Short and sweet.

When looking after children, whether they are yours or someone else’s, even a basic thank-you is rare.

Compliments are even rarer.

Today I am wearing a cobalt blue 1950s style summer dress. However, apparently it doesn’t quite cut it for my nearly 8 year old daughter.

‘Mummy, I don’t mean to be rude or anything’ (looks exactly like she’s going to say something rude) ‘but not those bits on the shoulders.’ ‘And one of them is folded over.’

I ask my eldest son. I get the scrunched nose and the ‘hmm yeah, don’t like them’.

If he who does not care about clothes is willing to pass judgement, then I’m definitely going to snip them off. They’re gone.

This experience doesn’t beat yesterday’s though. After two hours of swimming lessons, three sets of getting them through the showers (are you with me on why I want to go back to work?), I am sitting in my kitchen trying to get them to eat so that I can get on with cleaning up and get everyone to bed. Wine o’clock (or is it my laptop?) is calling.

This conversation with my youngest follows.

Me: ‘Come on, eat your fish, it’s good for your brain.’
(Thinks. Comes up with motivation through competition with siblings.)
Me: ‘It will help you learn to read faster.’
T is now eating.
Pauses. Looks hard at my face.
T: ‘Does it put those lines on your head?’

He's still a monkey.

He’s still a monkey.

Postscript: He did redeem himself later.

‘Daddy, Mummy is warmer than you. ‘She’s cuddlier than you’. ‘I love her more than you’.

You win some, you lose some…….

Feeling cheerful?

I have a clear recollection of an essay I once wrote at University on the psychology of ageing.

In short the argument went something like this: as you get older you become more like yourself, not less. Every personality trait becomes magnified. This is bad news for me, as it definitely means I am firmly on the path to grumpy old womanhood.

Attractive, no?

Attractive, no?

Last Summer I realised that I was feeling quite upset with the owners of the barn next door as they had not cut their front lawn for weeks and it looked like a meadow. In truth I knew that being in well paid jobs, young and yet to have a family, they probably had better things at the weekend than to waste time with a lawn mower and a pair of garden shears. In reality though I was bothered that they were making the place look untidy. As a friend said to me soon after though, I need a swift visit to a yurt in Cornwall and some surfing lessons. Starting to grumble about the neighbours not caring about the environment is a slippery slope to washing out your bin every weekend, deciding a cream tea in the garden centre is a fun day out and thinking that topiary is a good idea.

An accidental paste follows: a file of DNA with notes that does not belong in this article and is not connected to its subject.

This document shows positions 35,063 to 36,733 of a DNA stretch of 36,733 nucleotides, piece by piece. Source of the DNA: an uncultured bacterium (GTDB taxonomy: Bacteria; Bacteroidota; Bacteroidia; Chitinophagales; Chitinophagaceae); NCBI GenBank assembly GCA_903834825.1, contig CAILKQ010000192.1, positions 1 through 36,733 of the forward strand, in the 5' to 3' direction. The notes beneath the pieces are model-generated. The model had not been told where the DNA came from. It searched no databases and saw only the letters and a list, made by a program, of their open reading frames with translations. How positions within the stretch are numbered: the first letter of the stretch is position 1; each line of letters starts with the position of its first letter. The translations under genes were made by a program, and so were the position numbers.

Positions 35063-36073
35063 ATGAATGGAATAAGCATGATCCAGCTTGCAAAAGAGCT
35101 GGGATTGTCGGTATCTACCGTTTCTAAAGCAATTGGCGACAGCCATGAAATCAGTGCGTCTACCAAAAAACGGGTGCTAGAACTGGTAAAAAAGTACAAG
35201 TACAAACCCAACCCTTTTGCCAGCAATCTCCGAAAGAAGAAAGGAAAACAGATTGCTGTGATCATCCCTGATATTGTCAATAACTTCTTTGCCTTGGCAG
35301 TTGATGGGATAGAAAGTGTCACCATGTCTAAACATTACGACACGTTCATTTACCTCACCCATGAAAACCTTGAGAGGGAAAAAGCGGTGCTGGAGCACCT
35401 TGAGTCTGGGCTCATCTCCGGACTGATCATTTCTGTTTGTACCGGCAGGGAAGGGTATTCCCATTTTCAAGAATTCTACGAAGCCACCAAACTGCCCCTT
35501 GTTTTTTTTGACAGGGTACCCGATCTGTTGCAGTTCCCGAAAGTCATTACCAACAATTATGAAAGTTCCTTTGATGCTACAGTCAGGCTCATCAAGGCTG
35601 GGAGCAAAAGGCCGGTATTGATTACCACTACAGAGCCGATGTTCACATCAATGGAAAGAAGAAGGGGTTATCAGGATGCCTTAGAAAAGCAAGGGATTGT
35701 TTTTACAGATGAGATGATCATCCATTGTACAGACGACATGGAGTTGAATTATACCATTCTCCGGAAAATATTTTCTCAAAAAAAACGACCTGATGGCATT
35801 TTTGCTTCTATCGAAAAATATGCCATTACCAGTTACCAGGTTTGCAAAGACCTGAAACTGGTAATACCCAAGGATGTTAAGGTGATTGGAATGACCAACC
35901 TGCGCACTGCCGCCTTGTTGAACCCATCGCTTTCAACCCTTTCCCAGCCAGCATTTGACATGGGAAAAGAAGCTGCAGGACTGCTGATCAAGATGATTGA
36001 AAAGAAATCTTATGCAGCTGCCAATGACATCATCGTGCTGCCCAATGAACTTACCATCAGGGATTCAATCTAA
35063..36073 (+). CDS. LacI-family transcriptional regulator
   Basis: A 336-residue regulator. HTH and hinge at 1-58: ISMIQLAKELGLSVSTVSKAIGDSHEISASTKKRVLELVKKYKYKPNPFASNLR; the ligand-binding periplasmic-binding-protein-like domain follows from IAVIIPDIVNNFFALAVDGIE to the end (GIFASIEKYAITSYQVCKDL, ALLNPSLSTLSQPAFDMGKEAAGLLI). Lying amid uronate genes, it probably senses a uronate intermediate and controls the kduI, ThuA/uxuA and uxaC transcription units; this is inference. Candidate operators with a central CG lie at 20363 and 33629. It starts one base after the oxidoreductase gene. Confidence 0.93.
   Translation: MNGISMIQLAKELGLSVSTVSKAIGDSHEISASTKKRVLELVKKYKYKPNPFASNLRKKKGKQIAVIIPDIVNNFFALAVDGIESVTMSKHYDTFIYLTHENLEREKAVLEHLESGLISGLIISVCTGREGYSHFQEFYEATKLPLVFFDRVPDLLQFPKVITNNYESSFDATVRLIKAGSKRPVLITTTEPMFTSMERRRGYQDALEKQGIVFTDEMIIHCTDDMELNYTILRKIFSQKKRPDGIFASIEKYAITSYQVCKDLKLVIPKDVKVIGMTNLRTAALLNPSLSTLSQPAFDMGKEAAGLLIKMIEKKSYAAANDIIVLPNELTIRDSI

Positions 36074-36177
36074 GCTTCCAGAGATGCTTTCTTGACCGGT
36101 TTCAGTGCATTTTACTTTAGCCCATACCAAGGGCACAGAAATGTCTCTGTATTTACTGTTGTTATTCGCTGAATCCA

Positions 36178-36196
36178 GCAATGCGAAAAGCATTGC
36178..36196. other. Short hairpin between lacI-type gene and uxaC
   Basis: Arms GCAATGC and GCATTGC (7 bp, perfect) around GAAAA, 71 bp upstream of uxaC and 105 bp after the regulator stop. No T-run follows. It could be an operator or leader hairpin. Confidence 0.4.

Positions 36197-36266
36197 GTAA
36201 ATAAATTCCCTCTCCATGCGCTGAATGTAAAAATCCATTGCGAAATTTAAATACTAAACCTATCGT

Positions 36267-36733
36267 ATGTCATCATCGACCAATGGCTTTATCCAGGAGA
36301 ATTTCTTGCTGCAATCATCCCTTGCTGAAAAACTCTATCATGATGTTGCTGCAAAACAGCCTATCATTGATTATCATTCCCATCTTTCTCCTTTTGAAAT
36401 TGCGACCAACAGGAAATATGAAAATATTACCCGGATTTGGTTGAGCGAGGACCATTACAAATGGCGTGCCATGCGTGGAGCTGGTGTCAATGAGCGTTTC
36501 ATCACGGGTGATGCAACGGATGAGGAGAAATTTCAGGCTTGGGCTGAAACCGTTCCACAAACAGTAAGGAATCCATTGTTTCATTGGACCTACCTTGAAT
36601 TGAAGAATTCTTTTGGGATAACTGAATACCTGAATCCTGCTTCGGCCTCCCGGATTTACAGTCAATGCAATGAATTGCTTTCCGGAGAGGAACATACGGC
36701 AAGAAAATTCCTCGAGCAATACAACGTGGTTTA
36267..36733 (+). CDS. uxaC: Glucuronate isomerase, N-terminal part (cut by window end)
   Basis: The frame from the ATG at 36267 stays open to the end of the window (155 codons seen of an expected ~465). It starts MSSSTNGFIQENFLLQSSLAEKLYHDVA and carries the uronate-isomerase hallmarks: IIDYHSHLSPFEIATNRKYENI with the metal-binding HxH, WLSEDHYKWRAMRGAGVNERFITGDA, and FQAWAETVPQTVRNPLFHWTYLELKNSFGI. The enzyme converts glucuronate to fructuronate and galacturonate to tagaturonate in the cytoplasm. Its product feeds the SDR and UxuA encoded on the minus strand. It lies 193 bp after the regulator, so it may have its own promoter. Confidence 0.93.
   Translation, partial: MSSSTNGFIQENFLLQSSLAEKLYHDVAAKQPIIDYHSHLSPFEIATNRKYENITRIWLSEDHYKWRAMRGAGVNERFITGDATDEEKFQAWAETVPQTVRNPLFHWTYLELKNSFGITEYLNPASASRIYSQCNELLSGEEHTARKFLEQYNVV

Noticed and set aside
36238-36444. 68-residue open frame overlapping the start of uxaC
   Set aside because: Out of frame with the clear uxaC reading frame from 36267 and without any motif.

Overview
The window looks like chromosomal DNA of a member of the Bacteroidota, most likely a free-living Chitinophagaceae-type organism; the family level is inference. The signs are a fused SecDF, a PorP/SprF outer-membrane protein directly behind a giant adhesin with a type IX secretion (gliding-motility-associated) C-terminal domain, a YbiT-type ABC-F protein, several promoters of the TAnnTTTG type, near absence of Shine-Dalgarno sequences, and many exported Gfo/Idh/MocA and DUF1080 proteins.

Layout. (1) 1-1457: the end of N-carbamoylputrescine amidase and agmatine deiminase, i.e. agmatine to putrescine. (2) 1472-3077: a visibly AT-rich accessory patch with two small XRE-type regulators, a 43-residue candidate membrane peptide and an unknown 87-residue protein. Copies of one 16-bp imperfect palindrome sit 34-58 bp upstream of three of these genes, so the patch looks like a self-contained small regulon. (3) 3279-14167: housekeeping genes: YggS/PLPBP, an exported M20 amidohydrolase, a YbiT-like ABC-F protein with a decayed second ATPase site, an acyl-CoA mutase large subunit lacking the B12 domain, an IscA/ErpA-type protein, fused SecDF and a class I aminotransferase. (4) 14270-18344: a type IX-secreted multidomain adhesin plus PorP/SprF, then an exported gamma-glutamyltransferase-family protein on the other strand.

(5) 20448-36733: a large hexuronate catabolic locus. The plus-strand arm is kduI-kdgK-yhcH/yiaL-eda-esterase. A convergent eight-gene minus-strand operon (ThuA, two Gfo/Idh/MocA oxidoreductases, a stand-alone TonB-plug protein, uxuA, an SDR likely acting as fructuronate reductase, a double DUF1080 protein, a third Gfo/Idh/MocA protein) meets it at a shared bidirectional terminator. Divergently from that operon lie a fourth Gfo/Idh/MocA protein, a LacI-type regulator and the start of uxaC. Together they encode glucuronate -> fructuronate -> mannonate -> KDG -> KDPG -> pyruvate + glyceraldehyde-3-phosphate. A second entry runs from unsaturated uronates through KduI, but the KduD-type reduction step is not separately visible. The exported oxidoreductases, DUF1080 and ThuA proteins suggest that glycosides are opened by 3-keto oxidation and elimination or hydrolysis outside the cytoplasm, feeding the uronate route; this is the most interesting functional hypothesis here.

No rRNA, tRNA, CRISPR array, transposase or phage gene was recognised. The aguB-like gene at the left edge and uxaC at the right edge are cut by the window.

However, it’s happened again. Today I am grumpy about this. In the middle of a recession, with some countries having been on the verge of a total collapse of the banking system, Barclays in the UK have spent out on an advertising campaign to personalise your bank card with a photo. Every time I see the advert I wonder who on earth duped the banking executives into thinking this was a good idea.

I can imagine that the bank went to the agency with a brief about making the retail banking industry trustworthy again. However, whether or not you have a picture of your friends on your bank card, some cuddly dogs or anything else that makes you feel warm and fuzzy, the fact remains that you do not bank with your dogs, or your friends, and never will.

I am worried that they have evidence that every time you look at your bank card, that you will in future experience some kind of ‘awww’ moment that begins to become associated with their company logo. I hope they do though as otherwise someone in a pinstripe suit has given over millions to some skinny jeaned, black polo necked adman who is currently laughing on the other side of his face.

I’d like to tell the bankers out there that if that’s the best they can come up with, then if you’ll just give me your bonus this year, I’ll come up with something better. In the meantime, I’m off to shout at children on bikes wearing iPods, shake my fist angrily at people who don’t pick up after their dogs and find some nail scissors to trim the lawn.

Bring out the beige?

So lately I’ve enjoyed reading a few posts on how women dress as they get older and it seems to be a perennial topic. Joan Collins once decreed that the over forties shouldn’t wear jeans. Well except her of course. Actually I think she probably looks better in jeans than in some of her stuck in the 80s ‘I-really-am-still-in-Dynasty-and-I’ve-still-got-it’ outfits, but there you go.

But really, what are women supposed to do when we hit 40? Break out the slanket, the elasticated trousers and eradicate our wardrobes of any shade of colour that isn’t a variant of greige? My father-in-law’s wife seems to think so.

Last year she saw a full-length winter coat in the Jaeger sale in a beautiful shade of scarlet. But did she buy it? Nope. Her reasoning was that it was an investment piece that ten years later she wouldn’t have been able to wear any more due to the colour. She bought herself some red leather gloves instead. Lovely as they were, part of me wanted to scream at her. Who said you can’t wear red when you’re 65? And if Honor Blackman can be photographed in her 80s wearing Converse then so can I. I’m not giving up my gold ones any time soon.